Facebook’s future depends on succeeding on mobile phones, as questions about Facebook Home at the company’s shareholder meeting once again made clear. Whatever Facebook says about the product now, they sold Home hard, and it has not lived up to its billing.
There’s a simple, almost mechanical reason that it’s hard for Facebook to be as good and user-satisfying on the phone as it is on the desktop: feedback.
On the desktop, Facebook is a machine designed to make itself better. They hoover up data about how you’re using every piece of the service. They A/B (or A/X) test every single part of the user experience. Based on all that feedback, they tweak and tweak and tweak. Then, they do it all over again. Disputes can be settled by simply testing alternatives on a small base of users: may the best data win. And they can do all this quickly because on the web, Facebook can change the code any time they damn well please (although mostly once a week on Tuesdays).
Now, think about the mobile world. Apple and Google control distribution. You have to send your app to them and get it approved. You can’t send one app to 0.1 percent of your users and then another app to the other 99.9. You can’t iterate on your own schedule. In short, they know less and can do less.
Put it all together: the Facebook innovation machine, the most successful engagement machine the web has ever known, does not work in mobile. Some of the company’s key success factors are just missing or not possible within the current corporate and technological constraints. And the numbers show that: on the Google Play store, Instagram rates a 4.6, Twitter rates a 4.0. Facebook’s apps: the standard mobile app and Home, come in at 3.6 and 3.0. It’s not that Facebook is making bad apps, only that their apps are not—as the website has been—dominant.
Facebook has to go by feel now. Before a big product release like Home, they mostly can only test on their own employees. And that’s a problem. Facebook employees are essentially required to live on Facebook. Unlike many normal people, who spread their presence across many networks—Pinterest, Tumblr, Twitter, LinkedIn, G+—Facebook’s employees tend to concentrate their usage within Facebook. When they try something like Facebook Home out, it may be great for them because they mostly want access to Facebook.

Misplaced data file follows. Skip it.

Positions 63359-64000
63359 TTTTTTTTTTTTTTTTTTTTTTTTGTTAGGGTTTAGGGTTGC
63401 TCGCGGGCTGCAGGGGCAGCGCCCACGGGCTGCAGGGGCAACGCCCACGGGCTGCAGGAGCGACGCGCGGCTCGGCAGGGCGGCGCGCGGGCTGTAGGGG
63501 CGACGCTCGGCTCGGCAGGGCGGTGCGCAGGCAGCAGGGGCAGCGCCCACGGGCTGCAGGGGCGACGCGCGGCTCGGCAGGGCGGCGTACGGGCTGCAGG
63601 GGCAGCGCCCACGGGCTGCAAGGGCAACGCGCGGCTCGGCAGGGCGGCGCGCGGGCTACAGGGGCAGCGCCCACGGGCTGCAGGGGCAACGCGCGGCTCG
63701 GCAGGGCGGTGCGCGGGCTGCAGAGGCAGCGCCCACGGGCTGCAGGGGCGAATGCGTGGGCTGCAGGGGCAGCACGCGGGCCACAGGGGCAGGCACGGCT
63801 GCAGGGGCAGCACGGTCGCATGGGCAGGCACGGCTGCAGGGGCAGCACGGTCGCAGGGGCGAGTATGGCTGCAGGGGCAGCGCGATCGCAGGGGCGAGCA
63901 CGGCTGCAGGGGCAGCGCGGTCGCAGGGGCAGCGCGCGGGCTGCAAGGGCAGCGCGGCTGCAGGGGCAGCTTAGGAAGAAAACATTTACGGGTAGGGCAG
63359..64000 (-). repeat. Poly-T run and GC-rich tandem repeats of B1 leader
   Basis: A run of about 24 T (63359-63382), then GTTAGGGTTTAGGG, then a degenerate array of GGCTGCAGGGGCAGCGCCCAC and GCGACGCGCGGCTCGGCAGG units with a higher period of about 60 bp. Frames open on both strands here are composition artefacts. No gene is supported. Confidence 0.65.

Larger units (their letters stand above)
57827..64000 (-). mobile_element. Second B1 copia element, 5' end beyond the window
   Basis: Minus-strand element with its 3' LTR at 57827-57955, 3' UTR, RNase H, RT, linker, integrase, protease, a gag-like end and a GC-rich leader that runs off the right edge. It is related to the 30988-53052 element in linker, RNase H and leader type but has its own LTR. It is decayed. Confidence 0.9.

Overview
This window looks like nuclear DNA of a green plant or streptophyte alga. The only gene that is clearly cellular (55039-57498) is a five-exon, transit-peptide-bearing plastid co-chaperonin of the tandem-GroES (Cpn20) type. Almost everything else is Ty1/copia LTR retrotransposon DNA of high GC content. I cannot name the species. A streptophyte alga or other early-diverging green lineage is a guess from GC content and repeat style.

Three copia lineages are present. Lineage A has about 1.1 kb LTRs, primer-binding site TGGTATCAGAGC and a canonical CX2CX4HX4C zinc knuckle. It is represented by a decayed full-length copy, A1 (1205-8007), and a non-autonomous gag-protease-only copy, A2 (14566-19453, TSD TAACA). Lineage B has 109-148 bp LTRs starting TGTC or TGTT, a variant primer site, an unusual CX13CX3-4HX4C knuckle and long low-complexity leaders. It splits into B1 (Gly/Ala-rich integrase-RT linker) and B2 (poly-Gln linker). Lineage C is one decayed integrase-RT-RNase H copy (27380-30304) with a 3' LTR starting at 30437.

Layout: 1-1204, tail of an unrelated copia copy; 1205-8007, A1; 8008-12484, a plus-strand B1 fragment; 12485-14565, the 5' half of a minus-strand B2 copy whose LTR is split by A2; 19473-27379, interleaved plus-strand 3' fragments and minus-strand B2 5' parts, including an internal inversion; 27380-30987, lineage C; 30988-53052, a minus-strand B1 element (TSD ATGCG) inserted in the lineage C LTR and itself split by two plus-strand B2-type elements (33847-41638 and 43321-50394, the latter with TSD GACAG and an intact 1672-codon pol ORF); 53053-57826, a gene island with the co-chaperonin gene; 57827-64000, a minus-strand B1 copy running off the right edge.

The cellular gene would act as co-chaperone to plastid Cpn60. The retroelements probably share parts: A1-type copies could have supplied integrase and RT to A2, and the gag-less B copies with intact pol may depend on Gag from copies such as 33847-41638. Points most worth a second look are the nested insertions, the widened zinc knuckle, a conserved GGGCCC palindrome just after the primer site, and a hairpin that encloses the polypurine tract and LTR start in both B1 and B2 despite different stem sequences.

I wonder if Facebook employees have actually done *too much* dogfooding, an artful term that means using one’s own product. Just to keep the metaphor going: they’ve developed a palate that doesn’t reflect what normal canines might want.
On the web, that didn’t matter as much, intuitions could be tested easily and robustly. On mobile, what feels right to Facebook’s designers and engineers does matter because there’s less data to win arguments with.
For me, that’s the best argument for the Instagram acquisition. Kevin Systrom and his team have a great feel for what people want to do on their phones. Can they successfully transfer that phronesis, that “practical wisdom,” to Facebook? And if they do, will they be able to retain their independence?
Alexis Madrigal is a senior editor at The Atlantic, where he oversees the Technology channel. He’s the author of Powering the Dream: The History and Promise of Green Technology.